When the World Health Organization (WHO) declared COVID-19 to be a pandemic in March 2020, the pharmaceutical sector burst into action.
By May, there were more than 1000 clinical trials ongoing and, by August, 167 vaccine projects were under way. By nature, the pharmaceutical industry is driven by development.
Yet, pharmaceutical engineering has not always kept pace. Here, Giuseppe Menin, Industry Manager for Pharmaceuticals at COPA-DATA, along with colleagues from the International Society for Pharmaceutical Engineering (ISPE) 4.0 Plug & Produce working group, explains why digital integration in pharmaceutical manufacturing must evolve.
Despite its advances in medicine, pharmaceutical plant architecture has remained relatively unchanged in the last few decades. These sites typically operate with legacy equipment and often use traditional automation systems.
This design uses separate levels of automation for different types of operation. For instance, business applications such as enterprise resource planning (ERP) and product lifecycle management (PLM) will operate in one silo, whereas manufacturing execution systems or process monitoring applications such as SCADA software will remain in another.
However, as connectivity and integration become ubiquitous in other manufacturing environments, there is an opportunity for the pharmaceutical industry to follow suit. So, why, in an industry so heavily associated with advancement, is there hesitation?
With its complex regulatory requirements and substantial reputational consequences should something go wrong, the pharmaceutical industry is certainly more risk-adverse than other sectors.
Although traditional automation architecture may be tried-and-tested, it does not provide an optimal way to use data in modern facilities. Let’s say a plant operative wants to remove inefficiencies from the manufacturing process.
To determine areas for improvement, the operative would need to extract subsets of data from different systems, such as the manufacturing execution system (MES), laboratory instrument management system (LIMS), ERP and SCADA.
In this example, an operator would need to take multiple steps between the laboratory, production and enterprise space to gather all of this information — and that’s not to mention the difficulties they may face when attempting to collect data from unfamiliar systems.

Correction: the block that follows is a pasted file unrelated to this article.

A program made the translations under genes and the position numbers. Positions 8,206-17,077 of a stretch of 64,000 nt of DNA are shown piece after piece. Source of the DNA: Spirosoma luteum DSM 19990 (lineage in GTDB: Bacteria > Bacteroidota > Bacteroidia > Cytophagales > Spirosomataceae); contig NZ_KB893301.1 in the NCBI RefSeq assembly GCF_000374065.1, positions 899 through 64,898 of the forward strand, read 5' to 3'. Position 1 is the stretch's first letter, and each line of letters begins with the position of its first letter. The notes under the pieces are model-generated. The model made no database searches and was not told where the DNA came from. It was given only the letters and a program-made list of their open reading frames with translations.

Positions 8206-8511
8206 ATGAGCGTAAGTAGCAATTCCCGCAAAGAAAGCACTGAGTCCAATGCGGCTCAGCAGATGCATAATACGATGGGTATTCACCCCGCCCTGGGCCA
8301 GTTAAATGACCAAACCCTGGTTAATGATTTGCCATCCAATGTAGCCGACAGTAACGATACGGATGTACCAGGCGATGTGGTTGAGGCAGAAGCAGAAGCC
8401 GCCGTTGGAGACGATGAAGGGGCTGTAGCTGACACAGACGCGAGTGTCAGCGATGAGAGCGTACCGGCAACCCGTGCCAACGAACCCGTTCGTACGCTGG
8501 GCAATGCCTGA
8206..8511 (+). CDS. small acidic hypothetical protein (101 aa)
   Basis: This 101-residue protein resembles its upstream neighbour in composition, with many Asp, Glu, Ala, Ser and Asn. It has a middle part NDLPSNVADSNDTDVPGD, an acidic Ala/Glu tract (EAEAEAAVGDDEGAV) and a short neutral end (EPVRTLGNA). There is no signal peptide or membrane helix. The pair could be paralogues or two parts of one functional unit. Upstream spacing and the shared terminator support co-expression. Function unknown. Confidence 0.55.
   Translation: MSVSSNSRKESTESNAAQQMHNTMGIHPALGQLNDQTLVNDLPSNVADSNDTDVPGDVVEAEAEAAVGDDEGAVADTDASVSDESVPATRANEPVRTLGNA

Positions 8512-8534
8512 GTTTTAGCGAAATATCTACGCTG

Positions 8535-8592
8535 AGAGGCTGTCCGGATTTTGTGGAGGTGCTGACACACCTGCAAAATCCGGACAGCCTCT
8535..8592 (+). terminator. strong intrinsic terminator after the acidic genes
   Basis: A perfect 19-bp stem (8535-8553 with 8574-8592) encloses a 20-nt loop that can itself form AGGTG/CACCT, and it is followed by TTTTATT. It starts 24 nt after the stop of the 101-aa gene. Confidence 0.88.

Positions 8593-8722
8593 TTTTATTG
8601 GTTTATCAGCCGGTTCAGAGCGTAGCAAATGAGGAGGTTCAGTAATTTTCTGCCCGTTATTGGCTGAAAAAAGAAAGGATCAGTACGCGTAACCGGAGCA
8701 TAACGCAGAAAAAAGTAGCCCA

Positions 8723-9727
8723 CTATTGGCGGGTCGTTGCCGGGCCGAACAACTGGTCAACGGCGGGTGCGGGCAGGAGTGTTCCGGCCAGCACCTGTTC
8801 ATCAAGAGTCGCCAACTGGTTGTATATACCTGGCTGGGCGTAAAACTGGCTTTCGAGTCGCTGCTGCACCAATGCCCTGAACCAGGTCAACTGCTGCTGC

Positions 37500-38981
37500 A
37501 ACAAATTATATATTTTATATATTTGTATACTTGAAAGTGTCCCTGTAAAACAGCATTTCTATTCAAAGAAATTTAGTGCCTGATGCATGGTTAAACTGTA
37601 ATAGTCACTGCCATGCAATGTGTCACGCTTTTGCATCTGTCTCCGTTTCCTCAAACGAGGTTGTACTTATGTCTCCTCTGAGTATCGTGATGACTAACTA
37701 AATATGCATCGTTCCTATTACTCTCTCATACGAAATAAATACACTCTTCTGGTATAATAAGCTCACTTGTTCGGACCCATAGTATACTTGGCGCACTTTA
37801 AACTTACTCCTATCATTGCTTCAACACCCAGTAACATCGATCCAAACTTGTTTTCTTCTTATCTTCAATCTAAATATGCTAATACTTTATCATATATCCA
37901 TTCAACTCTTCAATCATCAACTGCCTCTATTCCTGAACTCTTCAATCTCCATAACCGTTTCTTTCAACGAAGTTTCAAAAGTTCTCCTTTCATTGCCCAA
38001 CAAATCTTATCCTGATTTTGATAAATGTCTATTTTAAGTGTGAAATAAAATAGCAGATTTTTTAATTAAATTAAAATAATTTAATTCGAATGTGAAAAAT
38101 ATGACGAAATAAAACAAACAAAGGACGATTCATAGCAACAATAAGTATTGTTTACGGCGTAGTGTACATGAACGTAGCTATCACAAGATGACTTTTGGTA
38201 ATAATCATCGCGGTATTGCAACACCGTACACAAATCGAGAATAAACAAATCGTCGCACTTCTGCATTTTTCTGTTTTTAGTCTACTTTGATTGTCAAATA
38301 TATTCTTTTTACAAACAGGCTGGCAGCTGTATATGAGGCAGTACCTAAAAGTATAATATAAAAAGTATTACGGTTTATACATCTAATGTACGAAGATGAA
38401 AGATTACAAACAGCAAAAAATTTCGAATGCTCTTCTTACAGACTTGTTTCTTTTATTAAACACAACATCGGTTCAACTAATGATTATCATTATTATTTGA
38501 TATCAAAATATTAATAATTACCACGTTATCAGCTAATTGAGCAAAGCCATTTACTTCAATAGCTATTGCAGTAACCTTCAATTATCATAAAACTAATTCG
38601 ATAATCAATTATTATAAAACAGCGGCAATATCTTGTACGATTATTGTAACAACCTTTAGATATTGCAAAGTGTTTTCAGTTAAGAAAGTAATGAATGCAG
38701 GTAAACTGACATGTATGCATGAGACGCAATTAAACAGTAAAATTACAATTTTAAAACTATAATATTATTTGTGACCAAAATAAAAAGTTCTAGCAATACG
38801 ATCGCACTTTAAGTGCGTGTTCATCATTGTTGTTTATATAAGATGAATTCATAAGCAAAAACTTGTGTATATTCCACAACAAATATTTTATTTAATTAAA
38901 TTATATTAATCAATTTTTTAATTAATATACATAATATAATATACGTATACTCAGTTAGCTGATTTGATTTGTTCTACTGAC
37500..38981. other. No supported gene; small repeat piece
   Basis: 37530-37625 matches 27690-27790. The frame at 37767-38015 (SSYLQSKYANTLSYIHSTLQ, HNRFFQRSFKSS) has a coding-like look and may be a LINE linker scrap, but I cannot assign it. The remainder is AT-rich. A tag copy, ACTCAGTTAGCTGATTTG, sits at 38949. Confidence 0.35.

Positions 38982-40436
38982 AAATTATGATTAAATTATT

In an ideal world, this data would be integrated into a harmonised, easy-to-understand interface, providing the operative with a ready-made method to spot inefficiencies.
There are already technologies that enable some integration for pharmaceutical manufacturers, but this software integration by dedicated interfaces tends to come at a high cost and doesn’t provide the full data harmonisation required to meet today’s needs.
In truth, the industry needs a complete shift from this architecture type and a move to a services-oriented structure in which integration is the rule, not the exception.
A service-oriented architecture will operate as a grid of modular microservices. As opposed to a collection of hardwired systems, this architecture model will allow more flexibility and agility by giving users easy access to a wider pool of data.
Consider it to be somewhat like making a meal in a kitchen. Although you may know exactly where to find your ingredients and equipment, the process of collecting these items from separate areas of the kitchen is far more longwinded than having access to a laid-out buffet.
That’s not to mention the painstaking task of cooking — or, in this case, analysing the data — when you’ve retrieved your items.
By choosing a buffet of data, as enabled by the service-oriented approach, pharmaceutical manufacturers can reap considerable benefits. The model allows for more flexibility by enabling the quick assembly and disassembly of systems in the architecture.
It also enables better scalability than previous models by ensuring that the data can be reorganised and presented in a way that’s beneficial to whoever is looking at it.
Returning to our earlier example, an operator will no longer need to investigate what system each dataset resides on. Instead, the data can be distributed in various services and accessed from a single interface, regardless of where it is located.
Most importantly for the pharmaceutical industry, though, this architecture model can also be achieved while maintaining necessary cybersecurity and data integrity compliance requirements by automating configuration and validation processes.
Time to switch pace
At the time of writing, more than 170 teams of researchers are in the process of developing a COVID-19 vaccine — twelve of which are already in Phase III efficacy trials.
As the pandemic has demonstrated, the pharmaceutical industry moves fast … and the technologies used in pharmaceutical manufacturing should be advancing too.
The ISPE Pharma 4.0 initiative is working to ensure this happens. The group is designing new architectures to accompany the pharmaceutical sector towards more flexible, interoperable and sustainable production.
Pharmaceutical manufacturers must embrace a paradigm shift in how automation architectures are traditionally constructed to keep pace with the industry’s product development, moving away from a system-oriented world into a services-oriented architecture.
Anton Granget, IIoT Consultant at TechPivot, Kim Hewson, Automation Solution Director at GlaxoSmithKline, Martin Kuckelinsky, Head of Automation Engineering at Takeda, and Giuseppe Menin, Industry Manager, Pharmaceutical, at COPA-DATA.